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Thursday, April 26, 2012

'splain' My Detrending

There are a lot of sophisticated methods to manipulate time series to determine trends and remove trends for data series. I ain't all that sophisticated, some I am starting with baby steps. As the oceans temperature changes, the sea level should change somewhat. There are other factors involved in sea level change, but I wanted to see how well the UAH atmopsheric temperature data followed the sea level changes recorded by satellite altimetry. I downloaded the data for the NCDC site, but right now I can't find the exact link. Anywho, there is a much higher slope in the sea level change than in the mid troposphere temperature over the oceans as determined by the UAH MSU data. To better compare, I removed the slope in the seal level data, or simple removed the greater trend.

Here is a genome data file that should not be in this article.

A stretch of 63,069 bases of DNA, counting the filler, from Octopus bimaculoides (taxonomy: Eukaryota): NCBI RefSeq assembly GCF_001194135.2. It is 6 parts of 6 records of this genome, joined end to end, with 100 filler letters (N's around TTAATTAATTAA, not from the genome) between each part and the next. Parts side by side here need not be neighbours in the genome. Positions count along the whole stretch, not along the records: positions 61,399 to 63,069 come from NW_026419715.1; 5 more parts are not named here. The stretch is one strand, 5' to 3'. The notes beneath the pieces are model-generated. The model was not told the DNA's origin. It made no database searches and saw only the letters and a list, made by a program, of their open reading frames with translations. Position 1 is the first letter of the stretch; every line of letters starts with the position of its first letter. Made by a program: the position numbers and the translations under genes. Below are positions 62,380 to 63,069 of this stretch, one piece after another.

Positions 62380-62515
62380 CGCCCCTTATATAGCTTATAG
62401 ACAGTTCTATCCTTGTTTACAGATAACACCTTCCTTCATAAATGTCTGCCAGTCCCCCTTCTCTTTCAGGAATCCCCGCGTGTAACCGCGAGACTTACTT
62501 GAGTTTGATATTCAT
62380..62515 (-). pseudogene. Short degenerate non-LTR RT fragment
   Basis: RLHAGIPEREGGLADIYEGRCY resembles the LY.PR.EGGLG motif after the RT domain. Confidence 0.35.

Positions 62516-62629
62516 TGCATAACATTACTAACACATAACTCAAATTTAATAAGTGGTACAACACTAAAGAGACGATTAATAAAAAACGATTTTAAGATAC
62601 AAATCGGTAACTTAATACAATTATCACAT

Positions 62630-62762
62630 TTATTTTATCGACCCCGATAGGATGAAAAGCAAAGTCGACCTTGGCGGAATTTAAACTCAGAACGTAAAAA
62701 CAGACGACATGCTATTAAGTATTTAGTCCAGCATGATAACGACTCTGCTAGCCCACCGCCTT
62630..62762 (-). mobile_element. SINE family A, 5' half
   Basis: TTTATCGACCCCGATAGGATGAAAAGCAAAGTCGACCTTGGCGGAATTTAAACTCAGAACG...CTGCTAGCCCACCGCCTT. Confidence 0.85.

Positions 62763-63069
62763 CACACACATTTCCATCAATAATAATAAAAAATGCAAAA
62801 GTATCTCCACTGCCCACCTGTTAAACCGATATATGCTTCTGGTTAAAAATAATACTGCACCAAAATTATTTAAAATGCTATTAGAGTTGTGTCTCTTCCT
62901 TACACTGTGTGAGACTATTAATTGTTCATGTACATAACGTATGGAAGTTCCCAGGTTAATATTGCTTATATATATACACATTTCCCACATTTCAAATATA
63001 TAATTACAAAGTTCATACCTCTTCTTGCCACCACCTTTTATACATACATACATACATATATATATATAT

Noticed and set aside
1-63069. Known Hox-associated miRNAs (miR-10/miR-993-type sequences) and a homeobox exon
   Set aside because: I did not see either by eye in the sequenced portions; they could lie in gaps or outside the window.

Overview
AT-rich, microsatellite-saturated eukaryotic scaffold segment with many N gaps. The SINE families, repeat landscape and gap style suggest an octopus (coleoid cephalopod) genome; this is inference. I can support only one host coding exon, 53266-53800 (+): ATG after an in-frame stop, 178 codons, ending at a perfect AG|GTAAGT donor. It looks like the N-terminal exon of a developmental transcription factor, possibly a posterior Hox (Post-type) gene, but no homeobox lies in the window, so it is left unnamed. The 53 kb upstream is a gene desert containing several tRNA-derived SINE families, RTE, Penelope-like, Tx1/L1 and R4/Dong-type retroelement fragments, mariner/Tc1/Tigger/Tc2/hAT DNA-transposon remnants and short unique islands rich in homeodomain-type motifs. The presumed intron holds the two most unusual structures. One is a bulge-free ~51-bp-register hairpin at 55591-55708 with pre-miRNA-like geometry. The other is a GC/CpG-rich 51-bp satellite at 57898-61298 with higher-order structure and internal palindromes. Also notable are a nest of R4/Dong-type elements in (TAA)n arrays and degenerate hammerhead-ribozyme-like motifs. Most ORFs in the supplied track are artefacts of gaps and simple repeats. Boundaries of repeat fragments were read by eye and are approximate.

The first step was to remove the trend. In the above chart, the downloaded data is in blue. There are 665 data point, so I divided the rise by 665 and shifted each point by increasing the number of steps subtracted from the start. Nothing major, just removed the slope until the mean equaled the linear regression of the series.
After the series was detrended, I shifted the series and divided by common factor to get the series mean to equal the x-axis zero. This results in a scaled anomaly with not definite value. It is just scaled to provide a reasonable comparison of the detrended mean sea level orange and the UAH mid-troposphere oceans in blue which is in degrees C anomaly.
Since the Mean sea level data is recorded more often than the monthly UAH, I used a running mean of 5 mean sea level points to better compare the two without, hopefully, over smoothing the data. This post is just to briefly describe the detrending, if something really nifty turns up, I may get a little more detailed.

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